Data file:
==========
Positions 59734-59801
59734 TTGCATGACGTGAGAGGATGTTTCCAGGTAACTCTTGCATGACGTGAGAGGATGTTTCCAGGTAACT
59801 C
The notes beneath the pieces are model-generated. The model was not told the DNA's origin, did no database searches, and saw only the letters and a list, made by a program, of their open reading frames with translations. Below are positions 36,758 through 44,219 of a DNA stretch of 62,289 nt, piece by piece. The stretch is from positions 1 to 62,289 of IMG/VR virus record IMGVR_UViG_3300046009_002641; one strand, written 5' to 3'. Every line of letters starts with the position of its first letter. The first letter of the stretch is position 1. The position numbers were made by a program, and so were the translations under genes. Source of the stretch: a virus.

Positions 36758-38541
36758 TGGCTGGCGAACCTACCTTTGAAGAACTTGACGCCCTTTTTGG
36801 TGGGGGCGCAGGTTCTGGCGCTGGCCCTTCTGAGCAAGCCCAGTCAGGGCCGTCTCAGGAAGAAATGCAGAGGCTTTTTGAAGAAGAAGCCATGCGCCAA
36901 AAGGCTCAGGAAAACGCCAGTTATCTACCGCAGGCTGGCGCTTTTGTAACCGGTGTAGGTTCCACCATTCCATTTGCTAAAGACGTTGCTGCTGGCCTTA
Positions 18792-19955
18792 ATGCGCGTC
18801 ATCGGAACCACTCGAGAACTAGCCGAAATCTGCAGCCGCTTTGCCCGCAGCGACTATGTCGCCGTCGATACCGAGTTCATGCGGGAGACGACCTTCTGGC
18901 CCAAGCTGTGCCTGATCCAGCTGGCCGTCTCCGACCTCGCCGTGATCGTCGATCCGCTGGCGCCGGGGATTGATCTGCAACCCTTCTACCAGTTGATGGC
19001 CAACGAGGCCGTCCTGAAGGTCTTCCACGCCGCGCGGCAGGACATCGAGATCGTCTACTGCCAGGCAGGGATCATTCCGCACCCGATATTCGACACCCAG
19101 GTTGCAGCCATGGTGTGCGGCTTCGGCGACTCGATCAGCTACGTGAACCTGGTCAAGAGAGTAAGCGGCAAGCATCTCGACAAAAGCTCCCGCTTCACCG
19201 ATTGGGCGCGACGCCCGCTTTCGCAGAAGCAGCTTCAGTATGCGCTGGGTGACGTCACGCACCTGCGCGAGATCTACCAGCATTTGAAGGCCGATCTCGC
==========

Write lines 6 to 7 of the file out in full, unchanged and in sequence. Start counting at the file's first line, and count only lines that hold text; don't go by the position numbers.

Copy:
36758 TGGCTGGCGAACCTACCTTTGAAGAACTTGACGCCCTTTTTGG
36801 TGGGGGCGCAGGTTCTGGCGCTGGCCCTTCTGAGCAAGCCCAGTCAGGGCCGTCTCAGGAAGAAATGCAGAGGCTTTTTGAAGAAGAAGCCATGCGCCAA